There’s a rumour that gets traded behind passes, in back-alleys of restaurants, and at early morning fish-markets that Chef Peter Tempelhoff emerged into this world with his tiny fingers gripping a wooden spoon. He was, it seems, born to cook.
Rumours aside, after Peter Tempelhoff had grown and finished his schooling, he started a degree economics. Before it was too late he realized a life as a desk-jockey would be a nightmare, and disappeared into a forest to cut down some trees for a while. Emerging from the forest he still wasn’t sure what he should do with his life. So, he took an aptitude test. The result was unsurprising: CHEF. The gods were shouting, “cook Peter, you need to cook.”
Heeding the call, Peter enrolled at Cape Town’s Institute of Culinary Arts in 1996. He finished top of his class and was awarded a bursary to study at the prestigious Culinary Institute of America. The gods – and the aptitude test – were right.
Moving to London, Peter worked at a series of increasingly prestigous restaurants. First at Quo Vadis with Marco Pierre White for a year; then two years at his first Michelin starred restaurant, Hambleton Hall, with mentor and friend Aaron Patterson; and at Giorgio Locatelli’s one Michelin starred restaurant, Zafferano.
Peter was earning his souffles, cutting his tomatoes and climbing the kitchen ladder. In 2005 he neared the top rungs when he accepted the the position of Executive Chef at Automat in Mayfair. It quickly became the place to eat and be seen at in London. Serving simple, fresh and fine foods, Peter and the restaurant were honoured with the ‘Top Table in London in 2005’ and nominated for ‘Restaurant of the Year 2005’ by Harpers and Queens Restaurant Awards.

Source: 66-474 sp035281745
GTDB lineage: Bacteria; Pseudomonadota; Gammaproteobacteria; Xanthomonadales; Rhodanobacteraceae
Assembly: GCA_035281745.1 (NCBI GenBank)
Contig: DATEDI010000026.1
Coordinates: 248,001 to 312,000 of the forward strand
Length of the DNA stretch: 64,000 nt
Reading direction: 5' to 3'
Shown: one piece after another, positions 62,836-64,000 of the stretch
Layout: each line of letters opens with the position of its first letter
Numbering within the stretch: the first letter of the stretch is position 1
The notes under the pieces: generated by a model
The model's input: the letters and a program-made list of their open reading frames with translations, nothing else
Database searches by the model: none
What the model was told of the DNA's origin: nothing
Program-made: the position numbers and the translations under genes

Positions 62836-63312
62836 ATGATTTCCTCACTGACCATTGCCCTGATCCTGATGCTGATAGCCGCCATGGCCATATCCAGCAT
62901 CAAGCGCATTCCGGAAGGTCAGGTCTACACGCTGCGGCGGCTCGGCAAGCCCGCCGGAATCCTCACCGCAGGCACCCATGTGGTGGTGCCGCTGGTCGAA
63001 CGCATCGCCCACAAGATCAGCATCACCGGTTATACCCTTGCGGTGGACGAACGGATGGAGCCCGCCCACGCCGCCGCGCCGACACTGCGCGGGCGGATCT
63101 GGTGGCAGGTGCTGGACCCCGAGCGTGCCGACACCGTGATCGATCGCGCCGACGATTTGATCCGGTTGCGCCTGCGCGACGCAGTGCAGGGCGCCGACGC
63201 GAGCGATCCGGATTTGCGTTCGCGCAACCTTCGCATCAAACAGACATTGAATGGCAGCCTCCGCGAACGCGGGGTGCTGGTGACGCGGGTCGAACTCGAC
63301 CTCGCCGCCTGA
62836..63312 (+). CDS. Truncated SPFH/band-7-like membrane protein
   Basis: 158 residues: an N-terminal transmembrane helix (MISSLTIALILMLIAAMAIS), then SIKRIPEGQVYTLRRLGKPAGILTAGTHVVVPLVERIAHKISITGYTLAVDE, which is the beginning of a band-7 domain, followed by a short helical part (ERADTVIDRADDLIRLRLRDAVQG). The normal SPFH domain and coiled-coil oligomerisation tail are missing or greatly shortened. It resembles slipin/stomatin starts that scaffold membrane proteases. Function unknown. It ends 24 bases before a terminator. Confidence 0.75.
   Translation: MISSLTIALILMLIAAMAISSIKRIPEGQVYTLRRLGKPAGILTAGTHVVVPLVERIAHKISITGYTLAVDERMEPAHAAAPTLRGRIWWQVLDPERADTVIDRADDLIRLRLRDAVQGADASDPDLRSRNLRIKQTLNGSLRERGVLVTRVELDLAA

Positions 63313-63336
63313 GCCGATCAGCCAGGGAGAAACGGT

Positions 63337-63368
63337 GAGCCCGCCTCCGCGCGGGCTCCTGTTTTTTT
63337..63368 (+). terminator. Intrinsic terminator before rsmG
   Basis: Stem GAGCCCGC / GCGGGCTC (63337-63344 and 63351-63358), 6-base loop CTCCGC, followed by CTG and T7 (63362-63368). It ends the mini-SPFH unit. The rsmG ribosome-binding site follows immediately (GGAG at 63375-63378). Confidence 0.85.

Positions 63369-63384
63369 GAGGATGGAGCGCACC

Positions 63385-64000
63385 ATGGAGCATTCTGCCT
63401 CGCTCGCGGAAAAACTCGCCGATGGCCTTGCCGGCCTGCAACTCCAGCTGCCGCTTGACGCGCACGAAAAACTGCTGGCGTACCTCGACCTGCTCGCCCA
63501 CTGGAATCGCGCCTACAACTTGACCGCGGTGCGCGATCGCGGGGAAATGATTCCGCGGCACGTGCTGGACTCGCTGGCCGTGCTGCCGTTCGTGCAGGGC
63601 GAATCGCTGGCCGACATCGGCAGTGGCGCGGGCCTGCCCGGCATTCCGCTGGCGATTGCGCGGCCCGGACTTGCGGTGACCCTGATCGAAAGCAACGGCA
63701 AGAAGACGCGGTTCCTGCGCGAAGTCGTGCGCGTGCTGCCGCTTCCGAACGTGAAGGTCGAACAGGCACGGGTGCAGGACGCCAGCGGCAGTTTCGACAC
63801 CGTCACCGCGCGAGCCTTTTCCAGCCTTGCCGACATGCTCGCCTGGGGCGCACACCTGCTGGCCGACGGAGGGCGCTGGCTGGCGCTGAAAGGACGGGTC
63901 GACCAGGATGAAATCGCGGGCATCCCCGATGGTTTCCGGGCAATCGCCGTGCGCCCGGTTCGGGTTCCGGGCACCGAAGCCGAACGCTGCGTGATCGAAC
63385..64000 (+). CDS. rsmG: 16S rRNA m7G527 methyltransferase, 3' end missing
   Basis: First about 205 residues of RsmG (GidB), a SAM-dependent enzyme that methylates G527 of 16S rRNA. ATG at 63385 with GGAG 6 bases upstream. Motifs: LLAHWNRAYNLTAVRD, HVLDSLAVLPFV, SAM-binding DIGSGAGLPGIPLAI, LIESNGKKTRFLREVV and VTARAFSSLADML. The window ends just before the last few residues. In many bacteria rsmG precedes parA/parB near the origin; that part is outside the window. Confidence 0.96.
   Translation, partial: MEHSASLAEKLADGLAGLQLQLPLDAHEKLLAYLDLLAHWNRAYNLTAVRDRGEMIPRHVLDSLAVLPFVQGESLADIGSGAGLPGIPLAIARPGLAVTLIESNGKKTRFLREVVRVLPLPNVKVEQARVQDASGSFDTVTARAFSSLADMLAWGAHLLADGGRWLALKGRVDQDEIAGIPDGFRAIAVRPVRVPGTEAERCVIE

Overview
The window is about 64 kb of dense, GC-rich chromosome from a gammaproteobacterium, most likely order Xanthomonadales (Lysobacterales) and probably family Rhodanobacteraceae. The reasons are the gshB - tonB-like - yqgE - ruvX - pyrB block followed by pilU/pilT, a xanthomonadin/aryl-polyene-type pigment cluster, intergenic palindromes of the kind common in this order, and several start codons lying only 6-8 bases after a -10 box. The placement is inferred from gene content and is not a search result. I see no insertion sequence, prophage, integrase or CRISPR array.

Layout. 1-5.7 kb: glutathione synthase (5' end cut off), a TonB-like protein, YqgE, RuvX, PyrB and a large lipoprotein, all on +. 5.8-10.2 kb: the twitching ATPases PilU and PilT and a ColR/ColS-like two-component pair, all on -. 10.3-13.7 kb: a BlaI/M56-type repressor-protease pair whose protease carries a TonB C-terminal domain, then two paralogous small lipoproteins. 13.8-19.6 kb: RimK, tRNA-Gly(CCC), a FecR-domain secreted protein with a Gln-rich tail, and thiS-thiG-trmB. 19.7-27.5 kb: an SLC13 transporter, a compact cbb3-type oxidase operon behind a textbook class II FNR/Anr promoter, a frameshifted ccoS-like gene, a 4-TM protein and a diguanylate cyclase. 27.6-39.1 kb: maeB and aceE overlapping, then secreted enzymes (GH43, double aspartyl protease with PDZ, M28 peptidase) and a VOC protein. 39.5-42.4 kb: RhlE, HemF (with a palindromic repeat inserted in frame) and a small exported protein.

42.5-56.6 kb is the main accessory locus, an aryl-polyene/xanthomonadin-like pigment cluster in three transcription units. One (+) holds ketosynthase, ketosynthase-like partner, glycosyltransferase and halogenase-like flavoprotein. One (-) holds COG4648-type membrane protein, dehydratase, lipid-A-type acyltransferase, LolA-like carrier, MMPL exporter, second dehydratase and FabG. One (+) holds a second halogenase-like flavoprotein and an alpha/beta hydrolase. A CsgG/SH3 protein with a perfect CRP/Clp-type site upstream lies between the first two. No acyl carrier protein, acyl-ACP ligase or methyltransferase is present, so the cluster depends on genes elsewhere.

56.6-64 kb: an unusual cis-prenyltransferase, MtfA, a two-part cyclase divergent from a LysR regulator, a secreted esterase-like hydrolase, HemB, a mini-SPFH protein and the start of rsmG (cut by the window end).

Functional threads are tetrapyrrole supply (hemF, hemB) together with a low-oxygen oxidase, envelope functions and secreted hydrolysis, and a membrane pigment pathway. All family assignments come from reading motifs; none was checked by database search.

Peter returned to live under the African sun, and dived headfirst into the faux-french village of Franschhoek, accepting the position of Executive Chef at the award winning Grande Provence Heritage Wine Estate. Under the gaze of the Dassenberg Mountains, and the Huguenot Monument he was named the ‘Sunday Times Chef of the Year 2007’ and the ‘Franschhoek Life Chef 2007’, while the restuarnt featured in Eat Out’s Top 10 Restaurants in South Africa.
In January 2008, loooking for bigger challenges and even more work, Peter accepted the position to oversee the five Relais Châteaux restaurants within ‘The Collection by Liz McGrath’.
Predicatably – and what happens when you listen to the gods and aptitude tests – things have gone well. The Greenhouse has been awarded 3 Stars in The Rossouw’s Restaurants Guide and an Eat Out Top 10 award. The Sand at The Plettenberg was named Best Hotel Restaurant on the Garden Route for 2009 and 2010 by CXPress Newspaper. And most impressevily, flagship restaurant The Greenhouse, was voted as South Africa’s number one restaurant in the 2011 Eat Out Top 10 Awards as well as Restaurant of the Year.
Incredibly, between all of the five resturants in The Collection, Peter now holds 9 Rossouw Stars at one time, more than anyone else in the guide’s history.
Also in 2011, Relais & Châteaux, an association of individually owned and operated luxury hotels and restaurants, known for their strict admission standards, furnished Peter with the title of ‘Relais & Châteaux Grand Chef’ at their annual congress in Portugal. In 2012 and 2013 Peter was invited to cook at the Relais & Châteaux Grands Chefs dinner in New York and London.
So far in his career Peter has worked alongside of the greatest and most imaginative chefs of this generation, including Chefs Joel Robuchon, Anne Sophie-Pic and Kyomi Mikuni.
Currently, Peter holds the position of Executive Chef in the ‘The Collection by Liz McGrath’. He continues to explore, understand and re-imagine what South African food can be by investigating local flavour through ingredients specific to his locale. In his words, all he has to do now is “keep innovating, keep coming up with new things, new dishes, new flavours, and always keep stretching the boundary.”
*portrait by Sean Calitz